The Big Clock is so complicated that I still have unanswered questions about minor plot details, and I’ve seen the picture four or five times. It’s great entertainment in every respect, as we watch the characters make their desperate little moves. As we know more than any of them what is going on, watching the mystery unfold in the Janoth Building is like peering into a beehive with a revolution brewing. Janoth Publications has its own army of security men. It’s impossible to guess how George Stroud will escape the law, or his employer’s hired killers.
The marvelously bigger-than-life Earl Janoth is a nice stretch for the skills of the top actor Charles Laughton. The despotic businessman lets his personal obsessions dominate all aspects of his employees’ lives. His micromanagement extends to the light bulbs in a broom closet, for which a janitor loses his job. Tardiness is inexcusable, in this company-run dictatorship; the gigantic mechanical clock in the office lobby serves as a symbol of Janoth’s tyranny. The Big Clock is mechanically synchronized with every timepiece in his building, the way our personal electronics are now, a notable futuristic touch. The sudden stopping of the Central controlling clock sends some of Janoth’s minions into a nervous tizzy, like the robotized denizens of Jean-Luc Godard’s Alphaville.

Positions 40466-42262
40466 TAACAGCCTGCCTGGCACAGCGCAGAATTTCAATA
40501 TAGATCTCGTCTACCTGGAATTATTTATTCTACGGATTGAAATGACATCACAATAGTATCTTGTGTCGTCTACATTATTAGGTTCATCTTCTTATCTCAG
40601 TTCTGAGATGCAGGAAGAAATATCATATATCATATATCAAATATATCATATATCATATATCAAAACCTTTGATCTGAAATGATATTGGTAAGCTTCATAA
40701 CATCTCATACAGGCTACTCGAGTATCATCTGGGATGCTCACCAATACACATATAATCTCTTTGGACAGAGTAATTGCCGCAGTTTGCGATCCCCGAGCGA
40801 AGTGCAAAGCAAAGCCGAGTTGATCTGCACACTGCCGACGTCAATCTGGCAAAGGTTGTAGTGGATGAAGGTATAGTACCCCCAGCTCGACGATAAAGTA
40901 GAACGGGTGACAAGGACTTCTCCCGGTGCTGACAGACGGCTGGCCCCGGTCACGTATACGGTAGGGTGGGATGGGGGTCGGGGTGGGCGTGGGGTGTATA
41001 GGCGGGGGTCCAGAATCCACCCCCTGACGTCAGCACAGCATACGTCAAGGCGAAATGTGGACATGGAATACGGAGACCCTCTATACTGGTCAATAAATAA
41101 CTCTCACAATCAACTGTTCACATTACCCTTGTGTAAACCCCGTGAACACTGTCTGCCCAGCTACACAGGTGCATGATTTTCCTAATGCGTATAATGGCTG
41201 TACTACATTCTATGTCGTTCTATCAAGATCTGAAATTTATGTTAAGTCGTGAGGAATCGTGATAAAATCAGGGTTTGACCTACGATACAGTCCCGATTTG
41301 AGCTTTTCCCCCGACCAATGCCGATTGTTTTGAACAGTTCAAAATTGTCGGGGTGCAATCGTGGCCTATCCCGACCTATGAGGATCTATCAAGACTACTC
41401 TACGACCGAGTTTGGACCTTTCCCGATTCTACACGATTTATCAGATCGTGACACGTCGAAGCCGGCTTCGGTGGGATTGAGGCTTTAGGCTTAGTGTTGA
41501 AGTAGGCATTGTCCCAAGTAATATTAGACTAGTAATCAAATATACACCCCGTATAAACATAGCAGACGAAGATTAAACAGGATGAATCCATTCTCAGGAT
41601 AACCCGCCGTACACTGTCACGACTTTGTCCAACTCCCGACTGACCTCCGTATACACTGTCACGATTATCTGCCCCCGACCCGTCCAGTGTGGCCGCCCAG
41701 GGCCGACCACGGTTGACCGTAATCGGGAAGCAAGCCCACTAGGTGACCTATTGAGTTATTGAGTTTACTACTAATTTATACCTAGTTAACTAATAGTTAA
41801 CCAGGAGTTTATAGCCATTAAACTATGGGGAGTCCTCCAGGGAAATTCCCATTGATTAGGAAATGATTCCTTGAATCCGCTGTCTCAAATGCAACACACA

The story kicks into gear over an equally modern issue of employee loyalty between family and job. When Janoth forces George to skip a delayed, family-essential vacation and keep working for an artificially-induced company crisis, George simply quits. That’s the dilemma of every working person today who is asked to sacrifice just because some supervisor needs to prove their potency. Stroud’s executive revolt puts him way ahead of Billy Wilder’s C.C. Baxter in The Apartment. But George’s bid for freedom entangles him with another disgruntled Janoth employee, the boss’s mistress. What happens in her apartment puts Stroud’s job, his marriage and his life in jeopardy.
The C. C. Baxter Connection.